The well evidently still contains water three thousand or so years after it was dug by Jacob. The water is known as “living water” because it is fed by underground springs. Water in that part of the world is precious and in danger. Access to clean water in many parts of the world has reached crisis proportions. In India, a primary source of spring runoff for the Ganges, Indus and Yamuna Rivers, the ice sheets in the Himalayas are melting away.  A well in any of these places with “living water” is not only prized but sacred.

"Give me a drink". from Textweek with thanks

“Give me a drink”. from Textweek with thanks

The encounter between Jesus and the woman at the well is probably not an actual dialogue between the two main characters. It is John looking back and remembering the transformative power of Jesus as he interacts with people on his journeys between Galilee and Jerusalem. The story is a meditation on the meaning of what it means to thirst, on Living Water that does not fail, on the relationship of Jesus with women, on the nature of the religious community without the temple and on the ability for Jesus the Son of God to see us.

The one other time Jesus asks for a drink of water is when he is on the cross. For what or who does the woman, who represents all those who need to be seen and valued, thirst?  I have always loved the banter between these two bright and funny adults.  Jesus was thirsty. “Give me a drink.” The woman responds, “What are you a Jew doing talking to a woman?” “If you knew who I am you would know that I could give you living water”. “How will you get this water? You have no pail, no cup.”

What is the living water Jesus gives or for what or who do we thirst? It is to see God in the water; To see water not only as a commodity, but as a gift of the divine. The water we have on the earth today is the same water that has existed from the beginning. There is no more or less.  It has materialized in different forms, ice, sea water, fresh springs, lakes, rain, snow, rivers, bogs, and it is all a gift of life, the spirit of God hovered over the creation over the waters at the very beginning. Like the air we breathe we are made of water and the spirit. Water infused with Spirit. We might as well say in the burial office, “water to water, spirit to spirit” because our bodies are composed mostly of water.

The woman at the well has known this thirst. She has lost four husbands; she now lives with a man who is not her husband. She is under the puritanical eye of her culture, judged and unseen. She is a remarkable survivor, yes, and one with a thirst for more.  She thirsts for the One who is to come to make all water Living Water, all air the breath and spirit of God, all relationships the container for the holy and our eyes to see with the eyes of God. The water we drink is from the deep well of the Holy, the thin place where we are close to the divine.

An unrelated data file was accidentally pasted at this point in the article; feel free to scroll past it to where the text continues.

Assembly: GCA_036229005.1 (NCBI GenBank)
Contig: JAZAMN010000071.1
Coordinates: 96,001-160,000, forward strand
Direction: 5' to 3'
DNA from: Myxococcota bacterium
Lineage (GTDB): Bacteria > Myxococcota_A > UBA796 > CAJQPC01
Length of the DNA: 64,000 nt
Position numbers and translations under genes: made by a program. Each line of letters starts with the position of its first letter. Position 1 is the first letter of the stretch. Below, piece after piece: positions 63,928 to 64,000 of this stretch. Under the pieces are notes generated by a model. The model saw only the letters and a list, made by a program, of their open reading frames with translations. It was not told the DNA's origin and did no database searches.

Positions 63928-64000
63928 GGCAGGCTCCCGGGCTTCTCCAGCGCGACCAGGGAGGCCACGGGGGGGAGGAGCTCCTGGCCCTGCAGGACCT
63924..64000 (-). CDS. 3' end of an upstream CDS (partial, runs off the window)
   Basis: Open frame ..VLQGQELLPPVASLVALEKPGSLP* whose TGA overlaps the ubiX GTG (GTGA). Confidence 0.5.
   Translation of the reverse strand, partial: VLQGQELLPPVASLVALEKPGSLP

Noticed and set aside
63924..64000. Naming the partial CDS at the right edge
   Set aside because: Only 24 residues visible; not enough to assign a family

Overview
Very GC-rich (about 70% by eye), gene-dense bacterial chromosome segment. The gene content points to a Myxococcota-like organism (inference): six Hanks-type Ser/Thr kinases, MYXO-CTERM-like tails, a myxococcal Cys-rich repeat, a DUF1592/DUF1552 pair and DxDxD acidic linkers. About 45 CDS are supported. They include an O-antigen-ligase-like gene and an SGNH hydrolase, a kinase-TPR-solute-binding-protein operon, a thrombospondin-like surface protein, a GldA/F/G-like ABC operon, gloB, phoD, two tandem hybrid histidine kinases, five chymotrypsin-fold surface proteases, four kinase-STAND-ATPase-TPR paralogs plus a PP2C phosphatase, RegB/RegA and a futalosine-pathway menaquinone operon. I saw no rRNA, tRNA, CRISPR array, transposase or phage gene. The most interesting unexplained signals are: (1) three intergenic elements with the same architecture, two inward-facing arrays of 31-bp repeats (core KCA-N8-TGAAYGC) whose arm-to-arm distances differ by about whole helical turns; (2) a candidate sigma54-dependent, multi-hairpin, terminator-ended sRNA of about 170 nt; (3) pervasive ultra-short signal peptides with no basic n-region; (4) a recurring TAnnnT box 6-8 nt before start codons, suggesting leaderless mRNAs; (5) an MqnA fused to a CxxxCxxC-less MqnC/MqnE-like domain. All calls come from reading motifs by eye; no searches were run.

That water, the pure living water, for which we thirst, is in danger. It has been our brokenness and our divorce from the sacred well that has harmed the water of life and life on our planet. Can we, will we with the help of God begin to turn around?  Can we begin to see with the eyes of the heart?

When Mary Oliver’s partner of many years died, she wrote a series of poems entitled Thirst. Her reflections are the thirst to see and perceive with such eyes.


Another morning I wake with thirst

for the goodness I do not have. I walk

to the pond and all the way God has

given us such beautiful lessons. O Lord,

I was never a quick scholar but sulked

and hunched over my books past the

hour and the bell; grant me, in your

mercy, a little more time. Love for the

earth and love for you are having such a

long conversation in my heart. Who

knows what will finally happen or

where I will be sent, yet already I have

given a great many things away, expect-

ing to be told to pack nothing, except the

prayers which with this thirst, I am

slowly learning.

Nicodemus: John 3:1-17, 2nd Lent, 2014

“St Augustine is walking along the beach when he sees a little boy digging a hole in the sand and running back and forth from the ocean to fill the hole with water. Curious, Augustine asks the boy, ‘What are you doing?’ The little boy replies, ‘I’m putting the ocean in this hole.’ Augustine says, ‘ Little boy you can’t do that the ocean is too big to put in that little hole.’ The boy who is really an angel responds, ‘And so Augustine is your mind too small to contain the vastness of God.’”

The Gospel of John, as I remember Herbert O’Driscoll once told us at the College of Preachers, is John remembering as he looked back at the meaning of the life of the Christ. John is the mystic and poet who writes sixty or seventy years after the death of Jesus. It is somewhat like the older man I am, as all of us look back at what Jesus’s message and life means to us and our communities.

Each day is a reminder to be born again

Each day is a reminder to be born again